/dev/sda \-d aacraid,0,0,68 \-a \-s S/../.././03
.\" %ENDIF OS Linux
.\" %IF OS FreeBSD Linux
#
# Two SATA (not SAS) disks on a 3ware 9750 controller.
# Start long self\-tests Sundays between midnight and
# 1 am and 2\-3 am
.\" %ENDIF OS FreeBSD Linux
.\" %IF OS Linux
# under Linux
/dev/twl0 \-d 3ware,0 \-a \-s L/../../7/00
/dev/twl0 \-d 3ware,1 \-a \-s L/../../7/02
.\" %ENDIF OS Linux
.\" %IF OS FreeBSD
# under FreeBSD
/dev/tws0 \-d 3ware,0 \-a \-s L/../../7/00
/dev/tws0 \-d 3ware,1 \-a \-s L/../../7/02
.\" %ENDIF OS FreeBSD
.\" %IF OS FreeBSD Linux
#
# Three SATA disks on a HighPoint RocketRAID controller.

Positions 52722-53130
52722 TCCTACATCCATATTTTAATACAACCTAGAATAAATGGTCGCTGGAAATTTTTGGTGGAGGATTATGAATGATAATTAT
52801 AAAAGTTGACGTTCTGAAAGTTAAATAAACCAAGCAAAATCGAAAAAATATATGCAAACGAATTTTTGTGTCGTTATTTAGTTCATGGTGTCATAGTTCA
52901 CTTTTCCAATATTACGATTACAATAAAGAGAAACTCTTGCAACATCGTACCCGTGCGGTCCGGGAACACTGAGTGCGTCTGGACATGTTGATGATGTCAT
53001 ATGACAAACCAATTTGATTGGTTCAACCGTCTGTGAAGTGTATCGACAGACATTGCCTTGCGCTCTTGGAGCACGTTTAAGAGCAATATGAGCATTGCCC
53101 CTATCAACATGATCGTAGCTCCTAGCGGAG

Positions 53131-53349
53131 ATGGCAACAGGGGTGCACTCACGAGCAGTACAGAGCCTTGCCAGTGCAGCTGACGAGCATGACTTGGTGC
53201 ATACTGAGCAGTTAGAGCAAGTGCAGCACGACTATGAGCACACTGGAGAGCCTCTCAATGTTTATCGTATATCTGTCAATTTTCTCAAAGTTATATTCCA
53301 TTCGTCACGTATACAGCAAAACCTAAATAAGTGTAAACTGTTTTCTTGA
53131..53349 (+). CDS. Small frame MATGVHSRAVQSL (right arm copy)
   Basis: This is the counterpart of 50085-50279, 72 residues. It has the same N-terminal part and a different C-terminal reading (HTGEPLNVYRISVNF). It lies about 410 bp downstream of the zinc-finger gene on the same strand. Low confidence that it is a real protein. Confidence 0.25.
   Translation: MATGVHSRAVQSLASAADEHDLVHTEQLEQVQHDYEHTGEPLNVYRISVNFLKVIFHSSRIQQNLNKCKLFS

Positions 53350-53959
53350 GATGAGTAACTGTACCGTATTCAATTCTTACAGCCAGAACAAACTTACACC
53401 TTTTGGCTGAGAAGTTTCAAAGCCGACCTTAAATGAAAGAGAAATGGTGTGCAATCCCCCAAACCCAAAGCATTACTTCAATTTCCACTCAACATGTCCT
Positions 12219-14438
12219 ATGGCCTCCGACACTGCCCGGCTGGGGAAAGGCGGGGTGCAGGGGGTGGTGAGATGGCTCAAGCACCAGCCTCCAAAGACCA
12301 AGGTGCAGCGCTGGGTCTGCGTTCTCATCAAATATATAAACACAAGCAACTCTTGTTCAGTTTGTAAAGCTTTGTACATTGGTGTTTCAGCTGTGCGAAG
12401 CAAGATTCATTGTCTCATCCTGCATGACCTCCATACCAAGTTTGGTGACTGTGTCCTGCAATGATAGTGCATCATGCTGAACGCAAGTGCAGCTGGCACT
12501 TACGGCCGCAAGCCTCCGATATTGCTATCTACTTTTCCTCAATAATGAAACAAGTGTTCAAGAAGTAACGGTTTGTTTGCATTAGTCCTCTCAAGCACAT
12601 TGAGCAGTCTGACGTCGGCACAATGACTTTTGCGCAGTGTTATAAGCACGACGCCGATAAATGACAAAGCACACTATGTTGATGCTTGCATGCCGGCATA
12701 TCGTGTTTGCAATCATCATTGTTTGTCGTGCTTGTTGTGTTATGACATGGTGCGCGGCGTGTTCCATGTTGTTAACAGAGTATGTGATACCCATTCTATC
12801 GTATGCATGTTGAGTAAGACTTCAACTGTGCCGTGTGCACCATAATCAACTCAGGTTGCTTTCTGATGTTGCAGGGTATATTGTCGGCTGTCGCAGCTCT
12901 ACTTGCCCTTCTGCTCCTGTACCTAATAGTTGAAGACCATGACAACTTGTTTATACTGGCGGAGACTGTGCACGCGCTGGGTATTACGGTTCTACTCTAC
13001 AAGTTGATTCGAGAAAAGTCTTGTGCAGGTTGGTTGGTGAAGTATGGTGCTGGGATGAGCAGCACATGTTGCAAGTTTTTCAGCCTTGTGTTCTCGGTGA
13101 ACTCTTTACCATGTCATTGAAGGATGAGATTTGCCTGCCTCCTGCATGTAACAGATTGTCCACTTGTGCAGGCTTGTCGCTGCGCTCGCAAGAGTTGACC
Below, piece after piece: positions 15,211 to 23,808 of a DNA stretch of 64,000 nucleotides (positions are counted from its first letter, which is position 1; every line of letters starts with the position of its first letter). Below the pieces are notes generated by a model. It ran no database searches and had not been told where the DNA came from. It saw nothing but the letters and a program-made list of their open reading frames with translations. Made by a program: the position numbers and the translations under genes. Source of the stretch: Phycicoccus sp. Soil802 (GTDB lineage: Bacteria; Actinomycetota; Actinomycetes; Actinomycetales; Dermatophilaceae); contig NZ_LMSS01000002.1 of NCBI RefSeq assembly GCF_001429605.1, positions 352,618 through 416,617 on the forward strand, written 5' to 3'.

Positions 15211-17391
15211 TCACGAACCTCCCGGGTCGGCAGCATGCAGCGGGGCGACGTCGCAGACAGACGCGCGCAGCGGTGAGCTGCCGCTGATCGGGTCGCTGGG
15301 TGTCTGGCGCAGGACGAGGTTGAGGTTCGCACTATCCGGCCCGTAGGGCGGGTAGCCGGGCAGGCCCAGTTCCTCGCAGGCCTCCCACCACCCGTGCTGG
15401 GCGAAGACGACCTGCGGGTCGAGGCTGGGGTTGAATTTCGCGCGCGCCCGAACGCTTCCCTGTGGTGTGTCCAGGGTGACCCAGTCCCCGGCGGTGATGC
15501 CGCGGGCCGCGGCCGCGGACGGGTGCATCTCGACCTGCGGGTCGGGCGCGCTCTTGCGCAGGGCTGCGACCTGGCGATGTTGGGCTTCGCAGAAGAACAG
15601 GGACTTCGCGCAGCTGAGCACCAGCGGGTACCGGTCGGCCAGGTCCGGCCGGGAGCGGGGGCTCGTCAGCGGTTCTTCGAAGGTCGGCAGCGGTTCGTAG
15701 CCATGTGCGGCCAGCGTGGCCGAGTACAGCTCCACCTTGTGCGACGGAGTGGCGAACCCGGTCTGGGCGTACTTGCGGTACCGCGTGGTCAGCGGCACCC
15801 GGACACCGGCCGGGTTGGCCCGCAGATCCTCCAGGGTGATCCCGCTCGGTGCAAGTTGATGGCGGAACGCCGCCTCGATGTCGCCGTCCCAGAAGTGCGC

# Start short self\-tests daily between 1\-2, 2\-3, and
# 3\-4 am.
.\" %ENDIF OS FreeBSD Linux
.\" %IF OS Linux
# under Linux
/dev/sde \-d hpt,1/1 \-a \-s S/../.././01
/dev/sde \-d hpt,1/2 \-a \-s S/../.././02
/dev/sde \-d hpt,1/3 \-a \-s S/../.././03
.\" %ENDIF OS Linux
.\" %IF OS FreeBSD
# under FreeBSD
/dev/hptrr \-d hpt,1/1 \-a \-s S/../.././01
/dev/hptrr \-d hpt,1/2 \-a \-s S/../.././02
/dev/hptrr \-d hpt,1/3 \-a \-s S/../.././03
.\" %ENDIF OS FreeBSD
.\" %IF OS FreeBSD Linux
#
# Two SATA disks connected to a HighPoint RocketRAID
# via a pmport device. Start long self\-tests Sundays
# between midnight and 1 am and 2\-3 am.
.\" %ENDIF OS FreeBSD Linux
.\" %IF OS Linux
# under Linux
/dev/sde \-d hpt,1/4/1 \-a \-s L/../../7/00
/dev/sde \-d hpt,1/4/2 \-a \-s L/../../7/02
.\" %ENDIF OS Linux
.\" %IF OS FreeBSD
# under FreeBSD
/dev/hptrr \-d hpt,1/4/1 \-a \-s L/../../7/00
/dev/hptrr \-d hpt,1/4/2 \-a \-s L/../../7/02
.\" %ENDIF OS FreeBSD
.\" %IF OS FreeBSD Linux
#